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$4.7 million study looks at why diabetes makes heart disease worse

Researchers at Washington University School of Medicine are looking at why certain patients with diabetes develop heart disease

July 12, 2012

Research is underway at Washington University to explain the relationship between diabetes and particularly severe forms of heart disease. The work, funded by a $4.7 million grant from the National Heart, Lung, and Blood Institute, centers on the role of abnormal fat metabolism in disrupting heart function.

“Diabetes is an incredibly common problem,” says Jean Schaffer, MD, a Washington University cardiologist at Barnes-Jewish Hospital. “People with diabetes develop complications in many organs. And one of the most deadly complications is heart disease. We’re interested in why people with diabetes suffer from unusually severe forms of heart disease.”

For reasons not fully understood, people with diabetes are more likely to develop blockages in arteries. After a heart attack, the course of the subsequent heart disease is more aggressive than in people without diabetes. Even independent of blocked arteries, there is evidence that their hearts do not function like those of individuals without diabetes.

Schaffer and her colleagues suspect a likely culprit is abnormal fat metabolism. Past studies have shown that patients with diabetes store higher levels of fats in their heart muscle, likely impairing heart function. These fats appear to lead to inflammation and can also damage important parts of heart cells, such as proteins and DNA, leading to heart muscle dysfunction.

“The problem is that we haven’t been able to make strong links between what we measure in a fasting blood sample and the degree of heart muscle dysfunction,” says Schaffer, the Virginia Minnich Distinguished Professor of Medicine. “In this type of heart muscle disorder, these common blood tests are not good predictors of who is at highest risk for heart disease.”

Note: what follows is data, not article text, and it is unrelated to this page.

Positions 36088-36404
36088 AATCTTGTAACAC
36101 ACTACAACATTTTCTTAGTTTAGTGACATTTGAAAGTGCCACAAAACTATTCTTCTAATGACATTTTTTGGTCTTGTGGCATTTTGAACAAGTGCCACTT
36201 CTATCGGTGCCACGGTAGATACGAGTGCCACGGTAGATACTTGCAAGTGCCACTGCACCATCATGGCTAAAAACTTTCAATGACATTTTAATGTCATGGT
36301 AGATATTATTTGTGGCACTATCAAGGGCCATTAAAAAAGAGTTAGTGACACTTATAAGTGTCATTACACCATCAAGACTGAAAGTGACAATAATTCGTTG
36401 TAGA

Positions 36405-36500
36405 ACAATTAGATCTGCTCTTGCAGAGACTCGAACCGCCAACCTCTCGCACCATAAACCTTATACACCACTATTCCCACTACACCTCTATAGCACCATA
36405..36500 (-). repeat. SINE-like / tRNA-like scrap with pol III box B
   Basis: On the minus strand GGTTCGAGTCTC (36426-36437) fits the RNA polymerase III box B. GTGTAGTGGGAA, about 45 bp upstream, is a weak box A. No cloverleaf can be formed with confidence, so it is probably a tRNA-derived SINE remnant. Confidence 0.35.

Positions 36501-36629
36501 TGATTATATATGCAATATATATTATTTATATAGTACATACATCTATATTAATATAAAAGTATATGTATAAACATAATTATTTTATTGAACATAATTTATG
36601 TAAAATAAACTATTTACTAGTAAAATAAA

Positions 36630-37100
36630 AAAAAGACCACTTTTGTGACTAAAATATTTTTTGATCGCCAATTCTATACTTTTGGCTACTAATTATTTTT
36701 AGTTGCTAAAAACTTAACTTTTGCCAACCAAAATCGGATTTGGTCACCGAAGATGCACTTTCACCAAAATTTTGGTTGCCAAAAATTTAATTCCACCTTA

Research goals

The goal of the research is to identify better measures of heart disease in patients with diabetes. The program has four parts:

  • Establish a clinically useful method to measure key fats related to diabetes complications in blood samples.
  • Identify markers of abnormal fat metabolism in existing blood samples from clinical trial participants, including the Framingham Heart Study.
  • Design laboratory experiments, including studies in mouse models, to help understand how the abnormal fats may contribute to heart muscle dysfunction.
  • Perform a clinical trial for patients with type 2 diabetes to examine whether a drug that lowers fat levels in the blood improves heart function.

Washington University will serve as the coordinating center among the five institutions chosen to receive funding from the National Institutes of Health (NIH) to study abnormal metabolism in cardiovascular and lung diseases. The four partnering institutions are Cleveland Clinic, Emory University, National Jewish Health and Weill Cornell Medical College.